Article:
Monday, January 7, 2008

Numeral Studies in Indo-European

Nineteenth century laws of sound correspondence led to major advances in linguistics. Numeracy, the linguistics of numeral systems, and calculations ... now represent twentieth century contributions to an understanding of the ... decades. Numeral names ... recall an old pre-exponential numeral system that stands between concrete counting and exponential decimal systems.

French Decades.
Seiler has characterized breaks in numeral formations as a "turning point between serializations" that mark the "semiotic status of the base", while Hurford called attention to the point where a language changes methods for signaling addition as indicative of a base break. So the syntax of English 'thir-teen ... nine-teen' (digit + base), in stating the smaller number first, differs from that of 21-29 (base + digit) with the smaller number suffixed to the base. Addition in one but multiplication in the other signals the teens / decades break.

Non-standard decade formations from 30 to 90 in French, trente, quarante, cinquante, soixante, septante, uitante /octante, nonante 'thirty, forty, fifty, sixty, seventy, eighty, ninety', are built on the strategy digit + a ten-valued suffix -(a)nte, parallel to the English forms with digit + '-ty'.

But despite French numerical reforms, standard French numerals for decade counting, like many Celtic systems, retain well-known breaks reminiscent of non-decimal systems. Major breaks in the standard system begin with 70 (soixante-dix, literally '60-10' to soixante-dix-neuf '60-ten-nine' or '60-nineteen') and 80 (quatre-vingt, literally 'four-twenty' to quatre-vingt-dix-neuf 'four-twenty-nineteen').

French soixante-dix and quatre-vingt have been accounted for as the result of Celtic influence. If Celtic, as a branch of IE, has inherited the PIE decimal system, however, both IE Celtic and French should share an inherited decimal system. To the extent that soixante '60' is 6 x 10, and 60 marks a base-like entity on which to build soixante-dix '70' as '60-ten', soixante formations recall a base value '60', but numerals quatre-vingt '80' (four-twenty), quatre-vingt-dix '90' (four-twenty-ten) build on 20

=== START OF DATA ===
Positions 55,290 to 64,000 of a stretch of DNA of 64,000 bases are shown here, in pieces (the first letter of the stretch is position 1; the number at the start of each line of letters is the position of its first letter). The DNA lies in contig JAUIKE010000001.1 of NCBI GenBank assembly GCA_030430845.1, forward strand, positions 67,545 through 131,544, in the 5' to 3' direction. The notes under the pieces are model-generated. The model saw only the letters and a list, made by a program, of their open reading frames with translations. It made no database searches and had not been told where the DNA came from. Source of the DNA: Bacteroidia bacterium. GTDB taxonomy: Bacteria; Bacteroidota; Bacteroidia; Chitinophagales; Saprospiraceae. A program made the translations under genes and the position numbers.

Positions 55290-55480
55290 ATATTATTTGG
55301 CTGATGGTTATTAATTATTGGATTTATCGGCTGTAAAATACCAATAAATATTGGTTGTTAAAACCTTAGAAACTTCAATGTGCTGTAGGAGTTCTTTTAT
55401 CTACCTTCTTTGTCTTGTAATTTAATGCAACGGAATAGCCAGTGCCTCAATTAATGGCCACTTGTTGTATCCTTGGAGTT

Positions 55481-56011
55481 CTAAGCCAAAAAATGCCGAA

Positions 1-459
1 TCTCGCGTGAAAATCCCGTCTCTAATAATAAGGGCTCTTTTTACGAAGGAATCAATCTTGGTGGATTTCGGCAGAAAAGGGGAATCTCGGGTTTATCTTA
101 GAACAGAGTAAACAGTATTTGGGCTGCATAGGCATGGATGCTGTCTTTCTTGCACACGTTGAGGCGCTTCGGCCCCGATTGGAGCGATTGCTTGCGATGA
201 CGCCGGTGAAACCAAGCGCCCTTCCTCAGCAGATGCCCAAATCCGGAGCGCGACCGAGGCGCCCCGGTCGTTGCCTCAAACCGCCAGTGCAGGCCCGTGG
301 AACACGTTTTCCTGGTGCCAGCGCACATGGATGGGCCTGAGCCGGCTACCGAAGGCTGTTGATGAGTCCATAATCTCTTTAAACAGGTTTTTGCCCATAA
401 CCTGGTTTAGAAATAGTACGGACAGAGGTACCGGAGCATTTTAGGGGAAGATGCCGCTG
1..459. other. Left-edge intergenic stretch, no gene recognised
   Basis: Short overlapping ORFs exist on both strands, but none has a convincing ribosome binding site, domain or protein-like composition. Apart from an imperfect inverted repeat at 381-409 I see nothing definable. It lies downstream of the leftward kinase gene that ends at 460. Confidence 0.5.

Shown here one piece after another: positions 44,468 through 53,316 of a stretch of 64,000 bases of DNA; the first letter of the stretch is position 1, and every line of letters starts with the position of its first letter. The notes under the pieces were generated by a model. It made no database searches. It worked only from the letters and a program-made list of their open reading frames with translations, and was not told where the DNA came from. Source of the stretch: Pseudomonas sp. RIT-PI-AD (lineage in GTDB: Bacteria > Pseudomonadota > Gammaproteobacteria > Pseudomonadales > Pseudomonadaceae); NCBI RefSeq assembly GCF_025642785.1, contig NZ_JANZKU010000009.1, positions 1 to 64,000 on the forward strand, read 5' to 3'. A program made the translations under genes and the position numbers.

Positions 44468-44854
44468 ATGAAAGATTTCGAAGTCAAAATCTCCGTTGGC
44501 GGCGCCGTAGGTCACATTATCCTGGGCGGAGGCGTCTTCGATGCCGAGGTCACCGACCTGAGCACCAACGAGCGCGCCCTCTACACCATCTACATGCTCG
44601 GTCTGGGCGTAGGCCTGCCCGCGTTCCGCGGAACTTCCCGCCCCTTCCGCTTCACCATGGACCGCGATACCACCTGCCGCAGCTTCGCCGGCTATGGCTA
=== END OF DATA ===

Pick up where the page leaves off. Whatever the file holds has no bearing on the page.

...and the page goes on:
French Decades

Breaks in the standard French decade system reflect factors [10 and 6] operating on base units 10 and 60 as far as 79 and factors [10, 2, and 5] operating on base units 10 and 20 from 80 to 99. These numeral bases and factors are not powers of any base, but pre-exponential factors reminiscent of traditional systems of measure rather than sequential counting. Decade numerals trente to soixante '30-60' are formed regularly from the digits 3-6 plus the decade suffix -(a)nte, and French 62-69 follows the strategy of addition: 'sixty+2 ...' established with 22.

The first break begins with soixante-dix '60-10' which uses 60 as base for adding 10-19 to build 70-79. But soixante itself is otherwise not the productive base that French cent (English 'hundred') is. There is no soixante-vingt, for example. The second break begins with the numeral quatre-vingt that, as '4-20', builds on vingt '20' as a base. In quatre-vingt-dix '4-20-10' the addition process of 60+10 recurs.

Is French vingt part of the paradigm, trente, quarante, ..., or is / was it a separate, unanalyzable base? In the system that underlies quatre-vingt, it serves as a numeral base. By a factor of 5, numeral base vingt is converted to cent '100'. The numeral quatre-vingt (4 vingt's) recalls the conversion of a base 20. Phonological correspondences with Latin make it part of an older decimal paradigm, to the extent that Latin vii-gint-ii '20' is '2-10's'. Sound correspondences relate French vingt to Latin vii-gint-ii 'twenty' or IE *ui-kentii (Coleman 1992:397-398 with discussion of the relation of *kent- to IE 'ten, decade, hundred'), while subsequent decades in -(a)nte correspond to Latin *-(a)-gint-aa: quinqu-a-gint-aa, tri-ginta 'fifty, thirty' (Pope 1966 [1934]:127; 318). Although historically vingt is a phonological reduction from a potential ancestral 'two decades' (Latin vii-gint-ii 'two gint's), whether vi-ngt was only accentually separated from soix-ante or not), vingt and soixante have separate roles in the French system of numeration.

NUMERACY AND THE GERMANIC UPPER DECADES*by Carol F. Justus Journal of Indo-European Studies 24, 1996, 45-80

I tried to contact Carol Justus, Director, Numerals Project at the University of Texas at Austin, to request her advice on my own study. I found that she had passed away on 1 August 2007. So I tried to contact Winfred Lehmann, Director of the Linguistics Research Center, University of Texas at Austin , but found, to my astonishment, that he also died, on the very same day.